Uptown vegan restaurant helps Minnesotans achieve new diets for the New Year

- With a new year comes the chance for a fresh start and for a lot of people, which means a shift in how they eat.  

In 2019, you may find yourself hearing more about going vegan, but before you make all kinds of big changes to your diet, there are some things to think about.

A recent article by the Economist called 2019 the “Year of the Vegan.” Jay-Z and Beyonce also recently challenged their fans to “Go Vegan” as a way to eat healthy and help the environment.

Michelle Courtright opened “Fig and Farro” in Uptown a year ago as a vegetarian restaurant.

Within the last few months, though, the menu has taken a turn and is now completely vegan. You won’t find any animal products on it, not even honey.

For her, the change was simple. It was delicious, plant-based food with a gentler impact on the environment.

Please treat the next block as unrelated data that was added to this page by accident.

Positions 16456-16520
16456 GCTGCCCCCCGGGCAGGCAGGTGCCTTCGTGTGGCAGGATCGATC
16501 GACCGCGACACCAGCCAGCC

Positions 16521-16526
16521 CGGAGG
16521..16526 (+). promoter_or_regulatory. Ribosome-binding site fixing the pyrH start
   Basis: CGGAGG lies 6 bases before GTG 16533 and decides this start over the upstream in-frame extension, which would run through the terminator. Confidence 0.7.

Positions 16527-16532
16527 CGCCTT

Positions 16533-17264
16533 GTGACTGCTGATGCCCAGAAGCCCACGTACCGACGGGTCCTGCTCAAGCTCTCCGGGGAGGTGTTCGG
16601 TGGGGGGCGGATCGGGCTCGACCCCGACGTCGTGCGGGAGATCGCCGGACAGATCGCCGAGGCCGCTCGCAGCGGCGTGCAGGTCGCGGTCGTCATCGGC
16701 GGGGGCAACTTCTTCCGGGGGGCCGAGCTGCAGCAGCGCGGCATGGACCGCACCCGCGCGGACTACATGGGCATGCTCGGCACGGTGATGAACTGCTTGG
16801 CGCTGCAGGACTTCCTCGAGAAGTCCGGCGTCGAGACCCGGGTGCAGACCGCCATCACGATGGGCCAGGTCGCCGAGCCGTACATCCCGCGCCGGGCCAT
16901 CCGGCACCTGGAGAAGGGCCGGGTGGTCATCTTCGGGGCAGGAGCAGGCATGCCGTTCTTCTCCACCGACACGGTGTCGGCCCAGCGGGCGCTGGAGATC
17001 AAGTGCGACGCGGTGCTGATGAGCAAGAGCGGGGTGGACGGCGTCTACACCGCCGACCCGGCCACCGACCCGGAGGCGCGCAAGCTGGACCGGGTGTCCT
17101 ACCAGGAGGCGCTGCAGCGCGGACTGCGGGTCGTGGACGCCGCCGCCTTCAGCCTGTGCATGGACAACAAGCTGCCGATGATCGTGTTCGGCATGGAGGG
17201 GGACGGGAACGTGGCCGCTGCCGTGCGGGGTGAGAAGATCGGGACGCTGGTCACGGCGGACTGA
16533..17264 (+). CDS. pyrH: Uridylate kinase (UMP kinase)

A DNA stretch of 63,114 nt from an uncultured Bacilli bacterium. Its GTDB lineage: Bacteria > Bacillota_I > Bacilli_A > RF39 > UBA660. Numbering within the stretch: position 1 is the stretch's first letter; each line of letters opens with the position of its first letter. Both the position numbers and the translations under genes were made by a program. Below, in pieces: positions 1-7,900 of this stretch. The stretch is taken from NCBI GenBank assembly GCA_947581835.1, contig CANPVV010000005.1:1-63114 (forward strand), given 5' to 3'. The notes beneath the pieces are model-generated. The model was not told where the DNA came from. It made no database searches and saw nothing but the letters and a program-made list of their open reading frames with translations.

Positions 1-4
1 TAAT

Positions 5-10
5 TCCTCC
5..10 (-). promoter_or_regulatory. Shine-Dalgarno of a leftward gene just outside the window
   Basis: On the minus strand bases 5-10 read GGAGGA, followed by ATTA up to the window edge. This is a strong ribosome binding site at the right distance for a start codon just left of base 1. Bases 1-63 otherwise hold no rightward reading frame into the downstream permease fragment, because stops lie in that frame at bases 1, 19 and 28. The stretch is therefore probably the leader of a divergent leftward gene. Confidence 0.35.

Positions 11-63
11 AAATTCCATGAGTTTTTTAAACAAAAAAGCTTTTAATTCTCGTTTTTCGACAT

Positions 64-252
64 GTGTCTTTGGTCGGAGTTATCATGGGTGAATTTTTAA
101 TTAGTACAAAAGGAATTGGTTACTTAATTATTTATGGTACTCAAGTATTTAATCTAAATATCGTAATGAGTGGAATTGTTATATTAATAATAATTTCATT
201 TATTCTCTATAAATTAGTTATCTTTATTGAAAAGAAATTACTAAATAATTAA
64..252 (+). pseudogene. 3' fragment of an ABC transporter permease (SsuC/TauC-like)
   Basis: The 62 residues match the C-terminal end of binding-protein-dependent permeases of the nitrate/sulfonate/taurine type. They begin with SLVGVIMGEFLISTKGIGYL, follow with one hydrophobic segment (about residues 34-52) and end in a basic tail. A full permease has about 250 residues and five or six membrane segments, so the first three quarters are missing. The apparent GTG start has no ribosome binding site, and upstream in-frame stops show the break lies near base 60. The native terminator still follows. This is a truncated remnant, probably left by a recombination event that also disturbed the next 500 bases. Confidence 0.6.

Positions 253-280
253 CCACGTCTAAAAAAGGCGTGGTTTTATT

“We’re a mission-based restaurant and basically what that means is we are educating our guests on the impact of food and climate change,” Courtright said.

“Most people don’t know that a plant-based diet has a 70 percent lower carbon footprint than a traditional American meat diet,” she added.

Courtright is excited for the New Year and new talk about veganism going more mainstream, including in Minnesota.

“It’s definitely a trend that’s popped up every day in the restaurant,” she said. “We’re seeing four or five people who recently switched to vegan and maybe they were a vegetarian before or were eating meat and trying to be vegan.”

She says it’s about better health and being a good steward of the environment.

Local dietitian Susan Marschke, of Park Nicollet Clinic, said “There’s a lot of recommendations for Americans to some environmental extent to try vegan or a more plant-based meal once a week.”

Marschke said veganism is a healthy way to eat, but if it’s not for you, there are other options, too. Marschke advises people to eat fresh foods, stay away from anything processed and slow down.

“My recommendation is to take time to eat,” said Marschke. “You sit down to make an event of it not that you have to make it as fancy as a holiday meal but that we’re mindful of eating.”

Fig and Farro said the restaurant will go a step further this year to help reduce its carbon footprint. The restaurant will plant a tree for every customer that comes through its doors.

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